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Coronavirus lockdown may have this deadly secondary effect

Sibile Marcellus
·Reporter
·4 min read

Reopening the U.S. economy too soon will result in additional coronavirus deaths, according to many health experts. Scientists have said prematurely reopening parts of the economy and easing social distancing measures might lead to a new wave of coronavirus cases.

As the White House mulls how and when to reopen the economy, some in the administration, including trade adviser Peter Navarro, argue that the shutdown could be deadlier than the virus itself. “There’s also death involved in keeping it closed. And I’ve gone over this with you, and I believe this so strongly,” said President Trump at the daily coronavirus task force briefing on Wednesday.

As a cardiologist, Dr. Harlan Krumholz knows from experience that the shutdown itself is a deadly threat that can’t be ignored. “This is something we've got to be very sensitive to,” he told Yahoo Finance.

“The virus can be deadly both for its direct and indirect effects. The direct effects are what does the virus actually do if you get infected, what kind of risk are you at,” said Krumholz, a professor of medicine at Yale and the director of the Yale New Haven Hospital Center for Outcomes Research and Evaluation. He explained that the deadly, indirect effects of the coronavirus are the risks to people’s health when they shelter in place and don’t seek needed medical treatment.

National Guard personnel join Yale New Haven Health officials walk across the court at Southern Connecticut State University's Moore Field House as they prepare to survey supplies delivered by FEMA for a "surge" hospital to help out during the current coronavirus crisis, Tuesday, March 31, 2020, in New Haven, Conn. The 250-bed field hospital will facilitate overflow in the event that regional hospitals treating COVID-19 patients reach their capacity. (AP Photo/Kathy Willens)
National Guard personnel join Yale New Haven Health officials walk across the court at Southern Connecticut State University's Moore Field House as they prepare to survey supplies delivered by FEMA for a "surge" hospital to help out during the current coronavirus crisis, Tuesday, March 31, 2020, in New Haven, Conn. The 250-bed field hospital will facilitate overflow in the event that regional hospitals treating COVID-19 patients reach their capacity. (AP Photo/Kathy Willens)

A top concern for Krumholz, which he also wrote about in the New York Times, is the alarming drop in heart attack and stroke victims at the Yale New Haven hospital where he works in Connecticut. He explained that prior to the coronavirus pandemic, the emergency department was so full, that patients waited along the walls on gurneys for a bed in the intensive care unit. Since the coronavirus shutdown, the hospital has yet to reach full capacity despite treating nearly 300 coronavirus patients as of April 6.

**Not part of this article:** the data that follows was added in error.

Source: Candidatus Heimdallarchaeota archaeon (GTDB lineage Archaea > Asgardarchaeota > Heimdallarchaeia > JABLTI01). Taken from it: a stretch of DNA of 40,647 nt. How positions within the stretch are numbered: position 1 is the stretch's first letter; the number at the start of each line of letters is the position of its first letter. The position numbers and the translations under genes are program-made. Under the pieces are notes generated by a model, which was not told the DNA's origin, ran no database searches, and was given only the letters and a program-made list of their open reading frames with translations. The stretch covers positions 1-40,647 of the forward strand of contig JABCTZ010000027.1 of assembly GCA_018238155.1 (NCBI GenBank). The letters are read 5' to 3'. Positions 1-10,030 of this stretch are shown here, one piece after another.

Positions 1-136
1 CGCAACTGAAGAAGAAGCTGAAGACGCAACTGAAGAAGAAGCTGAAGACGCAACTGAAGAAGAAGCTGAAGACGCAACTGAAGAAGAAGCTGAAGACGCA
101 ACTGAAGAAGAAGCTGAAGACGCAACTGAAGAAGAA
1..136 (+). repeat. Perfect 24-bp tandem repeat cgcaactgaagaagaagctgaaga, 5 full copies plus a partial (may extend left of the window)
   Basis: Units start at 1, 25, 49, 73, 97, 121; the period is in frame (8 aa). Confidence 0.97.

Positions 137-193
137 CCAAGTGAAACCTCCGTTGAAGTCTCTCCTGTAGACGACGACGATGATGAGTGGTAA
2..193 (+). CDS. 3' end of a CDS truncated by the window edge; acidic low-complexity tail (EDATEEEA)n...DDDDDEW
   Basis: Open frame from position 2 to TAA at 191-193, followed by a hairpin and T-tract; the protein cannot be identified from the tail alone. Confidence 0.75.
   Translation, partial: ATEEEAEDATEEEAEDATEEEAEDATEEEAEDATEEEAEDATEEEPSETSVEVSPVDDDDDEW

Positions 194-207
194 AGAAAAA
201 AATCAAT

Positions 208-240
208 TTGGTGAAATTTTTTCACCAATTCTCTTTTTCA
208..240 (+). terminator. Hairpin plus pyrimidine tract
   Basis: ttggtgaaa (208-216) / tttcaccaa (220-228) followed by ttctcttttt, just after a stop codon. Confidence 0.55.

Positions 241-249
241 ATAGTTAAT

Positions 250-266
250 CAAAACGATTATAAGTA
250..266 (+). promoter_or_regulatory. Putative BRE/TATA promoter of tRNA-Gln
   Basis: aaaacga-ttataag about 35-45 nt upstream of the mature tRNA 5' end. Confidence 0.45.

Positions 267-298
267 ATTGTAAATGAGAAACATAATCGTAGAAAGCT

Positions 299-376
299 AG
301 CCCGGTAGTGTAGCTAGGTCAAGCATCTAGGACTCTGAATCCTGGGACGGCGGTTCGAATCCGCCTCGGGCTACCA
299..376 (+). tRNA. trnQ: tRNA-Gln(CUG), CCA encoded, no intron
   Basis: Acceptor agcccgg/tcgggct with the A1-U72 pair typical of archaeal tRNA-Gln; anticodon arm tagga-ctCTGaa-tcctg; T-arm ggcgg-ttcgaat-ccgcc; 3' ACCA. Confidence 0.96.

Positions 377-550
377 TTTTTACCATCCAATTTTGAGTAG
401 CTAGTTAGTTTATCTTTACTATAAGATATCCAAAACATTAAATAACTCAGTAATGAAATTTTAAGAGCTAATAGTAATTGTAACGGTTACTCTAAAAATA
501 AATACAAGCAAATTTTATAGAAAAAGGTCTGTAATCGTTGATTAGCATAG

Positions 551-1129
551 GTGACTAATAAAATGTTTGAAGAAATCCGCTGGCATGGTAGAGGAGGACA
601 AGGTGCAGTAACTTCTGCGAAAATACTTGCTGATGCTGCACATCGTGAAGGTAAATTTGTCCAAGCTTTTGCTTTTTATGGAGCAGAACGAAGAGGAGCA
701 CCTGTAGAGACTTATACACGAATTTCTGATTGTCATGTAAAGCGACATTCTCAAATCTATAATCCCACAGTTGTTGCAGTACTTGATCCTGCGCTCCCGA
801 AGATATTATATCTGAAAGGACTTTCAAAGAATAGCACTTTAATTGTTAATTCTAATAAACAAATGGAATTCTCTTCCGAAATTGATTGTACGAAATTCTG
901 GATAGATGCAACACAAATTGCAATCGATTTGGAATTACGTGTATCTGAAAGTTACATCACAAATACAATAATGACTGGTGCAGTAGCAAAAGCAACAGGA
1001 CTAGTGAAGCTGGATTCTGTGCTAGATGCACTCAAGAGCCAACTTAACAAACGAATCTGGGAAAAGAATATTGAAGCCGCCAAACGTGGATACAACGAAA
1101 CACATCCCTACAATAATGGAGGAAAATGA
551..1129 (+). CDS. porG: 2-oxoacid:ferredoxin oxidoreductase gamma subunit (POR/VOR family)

“In a period of social distancing, people [are] afraid to come to the hospital. We're no longer as doctors...able to see patients in ways that we have traditionally done,” he said. In order to abide by Gov. Ned Lamont’s March 20 order that Connecticut residents shelter in place and stay home, many doctors have been trying to treat patients by offering telemedicine services.

Krumholz says colleagues around the country have also noticed a steep drop in heart attack patients. An informal online poll of cardiologists shows that half of respondents have seen a 40%-60% decrease in heart attack admissions at hospitals where they work.

Graphic by David Foster/Yahoo Finance
Graphic by David Foster/Yahoo Finance

“Heart attacks are going down in the country and one of our fears is that people are...having chest pains and staying home. Or they’re having severe, acute emergencies and delaying,” said Krumholz. “As a result [people are] putting themselves at greater risk, and that's likely also contributing to an indirect rise in the rate of death in addition to what’s happening directly from the virus.”

Krumholz worries that patients afraid to go to pharmacies may not be accessing the medicines they need. “There's all sorts of secondary effects here that could be at play that put people at risk because they have trouble managing their diabetes or their heart disease, or their heart failure or a whole range of conditions that require them to have easy access to meds and easy access to the healthcare system,” he said.

Despite shelter in place orders throughout the country, Krumholz wants patients suffering from illnesses other than the coronavirus to still feel safe going to hospitals in an emergency because ER doctors could save their lives.

“Don't stay home because you’re afraid, if you've got crushing chest pain, if all of a sudden you're short of breath, if you’re having trouble speaking, symptoms of a stroke, or if your belly is acutely painful,” he said, “This is preventable harm and we do not want that secondary death toll to occur because people were afraid during this period when actually hospitals can care for people safely.”

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